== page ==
Crime and PunishmentSir John Fielding Return to the main page
Case Study 1 - How did Sir John Fielding try to prevent crime in London? Task Glossary
   
  London was by far the biggest city in Britain: in 1750 its population was c650,000 and rising fast. The city obviously posed very different crime problems from anywhere else. This unique situation was analysed by Henry Fielding, the novelist, who became chief magistrate at Bow Street in 1748. Henry Fielding blamed the high crime rate on the breakdown of family and community life among people who flocked to London seeking an easy living. He also blamed government corruption.
When Henry Fielding died in 1754 he was succeeded by his half-brother, Sir John Fielding. He was Chief Magistrate at Bow Street until 1780 and so became very familiar with London crime. Although he was blind, he was said to be able to recognise 3,000 London criminals by their voices alone.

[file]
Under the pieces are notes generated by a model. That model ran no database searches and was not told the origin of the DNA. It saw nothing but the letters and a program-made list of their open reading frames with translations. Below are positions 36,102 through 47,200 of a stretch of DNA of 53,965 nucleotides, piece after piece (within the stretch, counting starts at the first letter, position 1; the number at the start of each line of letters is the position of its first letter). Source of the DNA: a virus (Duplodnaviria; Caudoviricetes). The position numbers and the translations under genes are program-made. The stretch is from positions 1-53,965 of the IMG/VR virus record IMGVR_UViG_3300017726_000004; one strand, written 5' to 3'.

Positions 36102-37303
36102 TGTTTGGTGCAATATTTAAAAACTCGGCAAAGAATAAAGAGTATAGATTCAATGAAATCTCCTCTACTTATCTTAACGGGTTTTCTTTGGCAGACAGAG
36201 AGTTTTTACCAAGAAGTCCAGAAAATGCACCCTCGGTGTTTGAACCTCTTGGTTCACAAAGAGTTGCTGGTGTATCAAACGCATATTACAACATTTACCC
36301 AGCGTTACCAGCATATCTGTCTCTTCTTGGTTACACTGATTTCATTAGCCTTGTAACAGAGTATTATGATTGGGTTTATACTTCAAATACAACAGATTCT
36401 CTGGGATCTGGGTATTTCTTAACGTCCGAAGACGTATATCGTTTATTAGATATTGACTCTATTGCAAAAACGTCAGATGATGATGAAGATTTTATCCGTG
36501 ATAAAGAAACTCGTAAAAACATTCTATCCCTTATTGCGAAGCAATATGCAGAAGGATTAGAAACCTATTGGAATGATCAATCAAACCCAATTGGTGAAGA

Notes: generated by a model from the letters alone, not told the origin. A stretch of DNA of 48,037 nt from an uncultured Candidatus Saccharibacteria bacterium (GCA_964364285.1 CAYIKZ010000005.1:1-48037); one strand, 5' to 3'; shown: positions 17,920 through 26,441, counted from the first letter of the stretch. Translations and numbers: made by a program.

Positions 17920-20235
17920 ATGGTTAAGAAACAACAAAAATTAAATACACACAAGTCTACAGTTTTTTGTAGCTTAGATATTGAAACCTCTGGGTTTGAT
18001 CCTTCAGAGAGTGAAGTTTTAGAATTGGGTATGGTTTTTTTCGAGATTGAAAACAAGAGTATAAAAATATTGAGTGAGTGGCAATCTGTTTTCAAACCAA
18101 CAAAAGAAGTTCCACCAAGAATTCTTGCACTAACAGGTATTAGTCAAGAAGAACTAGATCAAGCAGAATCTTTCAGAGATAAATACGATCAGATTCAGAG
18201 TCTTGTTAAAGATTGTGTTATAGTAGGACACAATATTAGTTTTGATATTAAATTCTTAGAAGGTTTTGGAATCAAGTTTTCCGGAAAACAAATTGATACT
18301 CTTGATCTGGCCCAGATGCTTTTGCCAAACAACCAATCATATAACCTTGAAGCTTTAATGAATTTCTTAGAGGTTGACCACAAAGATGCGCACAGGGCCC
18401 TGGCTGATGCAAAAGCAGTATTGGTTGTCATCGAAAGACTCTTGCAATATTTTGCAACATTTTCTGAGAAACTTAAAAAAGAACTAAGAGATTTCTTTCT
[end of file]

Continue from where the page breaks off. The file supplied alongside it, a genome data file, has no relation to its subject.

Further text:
Sir John reorganised Bow Street like a police station, with a team of efficient, paid constables, the "Bow Street Runners". He put forward several ideas for dealing with crime in London, most of which the government ignored at the time, although they were taken up later. He did persuade the government to pay him occasional one-off grants. How he spent the money can be discovered in the Sources.
 
Case Study 1  Sources
 
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